Outnumbered and Surrounded – Kea Camp On Percy Saddle (Part One)

“On a Mish” #116 Surrounded and Outnumbered – Part One. Lake Manapouri to Percy Saddle. Fiordland National Park. 20.7.2019. For humans the alpine area is only a place to visit, and temporary stays are all our bodies can take. It takes a unique creature to survive in an area that sees the country’s most violent weather. There are a couple of birds in Aotearoa that are tough enough to step up to the challenges of the high altitude lifestyle, one is the Piwauwau / Rock Wren (bird of the year winner!) and the other was about to test my patience….

For the record this was an unprovoked and organised gang attack on an innocent human!

I’m a fan of putting my gear to the test in the environment that it was supposedly designed for. And sometimes you have no choice, for the winter weather won’t relent. So sometimes, to get a Fiordland fix you have to just brave the weather and put faith in your gear. I found myself with some time off work during the 2019 winter, and after a series of nor’west storms, the wind finally turned south, and I saw a small “opportunity” to camp up on Percy Saddle(1075m).

As per usual I enjoyed the casual conversations that happen on the boat over Lake Manapouri to West Arm, as it’s mid winter, and I’m the only fella on the boat with a hiking pack and camping gear. I am amazed at how amazed some people are that I am going on a mission in the winter, they mustn’t have seen the beauty of Fiordland during winter!

As we approached the end of our boat ride the bigger peaks around West Arm were in cloud as we made our way towards the power station and its lines that dominated the area. After being dropped off in ‘paradise with a power station’ I wandered up the Percy Saddle Road, which climbs its way out of the Spey Valley into the Wolfe Burn. Only three roads have been cut into the mountains of Fiordland and along with the Wilmot Pass Road, the Percy Burn Road is one of the most remote stretches of road in the country.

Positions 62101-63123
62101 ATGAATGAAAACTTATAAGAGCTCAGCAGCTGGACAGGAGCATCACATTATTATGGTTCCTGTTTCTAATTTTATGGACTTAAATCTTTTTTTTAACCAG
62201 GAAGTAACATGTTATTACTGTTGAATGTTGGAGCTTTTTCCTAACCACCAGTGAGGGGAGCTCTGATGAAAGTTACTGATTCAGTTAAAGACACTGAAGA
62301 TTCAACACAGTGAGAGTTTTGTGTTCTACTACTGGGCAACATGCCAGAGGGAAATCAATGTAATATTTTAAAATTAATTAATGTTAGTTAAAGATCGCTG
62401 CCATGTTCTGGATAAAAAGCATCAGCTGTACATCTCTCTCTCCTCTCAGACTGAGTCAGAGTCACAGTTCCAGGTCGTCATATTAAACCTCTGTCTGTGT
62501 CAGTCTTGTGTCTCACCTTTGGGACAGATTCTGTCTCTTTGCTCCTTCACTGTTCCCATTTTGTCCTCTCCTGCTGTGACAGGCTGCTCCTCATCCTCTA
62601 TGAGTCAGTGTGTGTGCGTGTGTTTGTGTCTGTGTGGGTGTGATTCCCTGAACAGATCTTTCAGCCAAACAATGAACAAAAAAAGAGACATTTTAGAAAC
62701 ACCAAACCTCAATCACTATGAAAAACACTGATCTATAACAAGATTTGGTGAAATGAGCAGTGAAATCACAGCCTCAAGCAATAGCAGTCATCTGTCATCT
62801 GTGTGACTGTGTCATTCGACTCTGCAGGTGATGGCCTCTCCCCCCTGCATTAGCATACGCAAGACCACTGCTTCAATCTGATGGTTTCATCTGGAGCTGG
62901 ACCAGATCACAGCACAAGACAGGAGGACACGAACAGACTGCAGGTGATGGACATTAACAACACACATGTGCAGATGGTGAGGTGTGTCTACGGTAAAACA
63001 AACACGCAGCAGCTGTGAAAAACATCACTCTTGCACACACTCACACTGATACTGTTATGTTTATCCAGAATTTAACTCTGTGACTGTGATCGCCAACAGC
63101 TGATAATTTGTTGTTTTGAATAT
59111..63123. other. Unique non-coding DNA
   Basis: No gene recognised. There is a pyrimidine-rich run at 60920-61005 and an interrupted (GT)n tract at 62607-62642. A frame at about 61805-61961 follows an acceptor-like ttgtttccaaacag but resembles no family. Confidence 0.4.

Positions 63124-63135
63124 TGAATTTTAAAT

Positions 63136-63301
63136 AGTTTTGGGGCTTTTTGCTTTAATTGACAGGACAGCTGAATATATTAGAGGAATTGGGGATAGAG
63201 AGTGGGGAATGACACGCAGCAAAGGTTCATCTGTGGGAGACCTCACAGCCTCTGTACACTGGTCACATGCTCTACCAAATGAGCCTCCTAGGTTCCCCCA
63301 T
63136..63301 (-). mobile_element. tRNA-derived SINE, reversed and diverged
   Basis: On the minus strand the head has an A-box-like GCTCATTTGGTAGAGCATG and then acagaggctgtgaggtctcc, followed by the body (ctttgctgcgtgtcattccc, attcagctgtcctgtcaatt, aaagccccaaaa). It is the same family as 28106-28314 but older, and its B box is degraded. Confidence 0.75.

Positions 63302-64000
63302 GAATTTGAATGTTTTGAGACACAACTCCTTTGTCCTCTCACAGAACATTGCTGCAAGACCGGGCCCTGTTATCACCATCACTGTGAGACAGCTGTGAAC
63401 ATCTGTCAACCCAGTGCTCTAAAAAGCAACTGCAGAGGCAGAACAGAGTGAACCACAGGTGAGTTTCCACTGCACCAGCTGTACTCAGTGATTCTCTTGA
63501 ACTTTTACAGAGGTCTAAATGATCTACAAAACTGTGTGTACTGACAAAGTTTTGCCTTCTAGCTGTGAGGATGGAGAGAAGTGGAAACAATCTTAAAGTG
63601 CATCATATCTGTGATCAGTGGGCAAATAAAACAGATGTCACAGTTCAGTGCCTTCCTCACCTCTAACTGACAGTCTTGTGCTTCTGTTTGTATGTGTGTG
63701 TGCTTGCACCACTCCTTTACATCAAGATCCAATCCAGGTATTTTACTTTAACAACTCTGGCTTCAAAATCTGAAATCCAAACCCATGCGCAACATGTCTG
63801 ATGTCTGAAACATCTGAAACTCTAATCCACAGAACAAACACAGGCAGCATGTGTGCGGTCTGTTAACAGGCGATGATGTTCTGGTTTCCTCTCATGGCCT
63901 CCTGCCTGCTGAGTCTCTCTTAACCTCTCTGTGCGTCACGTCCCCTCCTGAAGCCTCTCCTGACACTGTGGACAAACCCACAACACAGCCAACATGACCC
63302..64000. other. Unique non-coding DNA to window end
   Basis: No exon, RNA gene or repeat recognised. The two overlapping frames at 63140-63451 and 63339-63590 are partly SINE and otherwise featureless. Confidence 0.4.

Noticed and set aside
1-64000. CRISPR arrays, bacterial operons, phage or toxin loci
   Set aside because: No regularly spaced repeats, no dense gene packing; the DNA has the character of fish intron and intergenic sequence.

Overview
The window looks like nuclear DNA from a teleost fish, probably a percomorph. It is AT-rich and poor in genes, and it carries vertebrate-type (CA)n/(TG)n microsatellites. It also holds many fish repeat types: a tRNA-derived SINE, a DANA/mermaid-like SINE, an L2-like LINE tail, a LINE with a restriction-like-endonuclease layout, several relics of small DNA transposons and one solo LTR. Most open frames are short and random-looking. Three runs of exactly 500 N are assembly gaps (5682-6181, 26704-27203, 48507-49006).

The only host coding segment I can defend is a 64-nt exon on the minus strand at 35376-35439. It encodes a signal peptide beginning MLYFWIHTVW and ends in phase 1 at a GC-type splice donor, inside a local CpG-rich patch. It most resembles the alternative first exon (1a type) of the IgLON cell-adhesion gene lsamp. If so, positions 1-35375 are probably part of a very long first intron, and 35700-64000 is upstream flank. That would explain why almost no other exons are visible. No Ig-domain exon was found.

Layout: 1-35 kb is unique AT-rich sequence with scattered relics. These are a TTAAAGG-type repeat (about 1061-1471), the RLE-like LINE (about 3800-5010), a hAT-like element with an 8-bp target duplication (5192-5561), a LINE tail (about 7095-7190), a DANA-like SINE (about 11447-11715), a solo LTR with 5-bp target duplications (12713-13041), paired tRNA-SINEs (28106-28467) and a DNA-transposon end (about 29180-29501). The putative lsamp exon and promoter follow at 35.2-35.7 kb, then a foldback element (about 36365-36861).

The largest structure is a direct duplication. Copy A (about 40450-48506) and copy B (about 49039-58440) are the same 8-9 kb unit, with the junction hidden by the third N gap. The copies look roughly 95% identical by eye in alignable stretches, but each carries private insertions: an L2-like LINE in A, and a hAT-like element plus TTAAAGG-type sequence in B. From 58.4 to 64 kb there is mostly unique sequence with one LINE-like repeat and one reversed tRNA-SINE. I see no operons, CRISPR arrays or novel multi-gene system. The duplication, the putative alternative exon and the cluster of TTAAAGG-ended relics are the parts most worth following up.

The area is one that I have revisited time and time again, due to the easy access to the surrounding mountains. I stopped for a bite to eat on the bridge over the Wolfe Burn and took a moment to take in the surroundings before I tackled the final calf grinding zig-zags as the road heads up to the saddle. The weather had improved from the dreary grey morning and now on my hike up apart from a layer of high cloud, the mountains were on show, and what an almighty show it was.

The Percy Saddle is a rare flat spot in mountain country, and once up there you have the convenient issue of finding the ‘perfect spot’ amongst many places I would consider to be a perfect spot! Eventually I found an excellent location to camp about 500 metres to the south east of the road on a small ridge. My elevated spot gave me an awesome view of the many tarns that are scattered all over the saddle, probably not the weather for a swim!

The saddle had patches of snow with the tussock poking through, and I noticed some movement amongst the tussock near my camp. After I got my tent up I heard a loud ‘shreeeeeeeek’, as a couple of airborne scouts circled over my camp like a drone above a battlefield…

Nestor Notabilis (trouble covered in feathers!)

New Zealand. What a place to explore!

Subscribe To my newsletter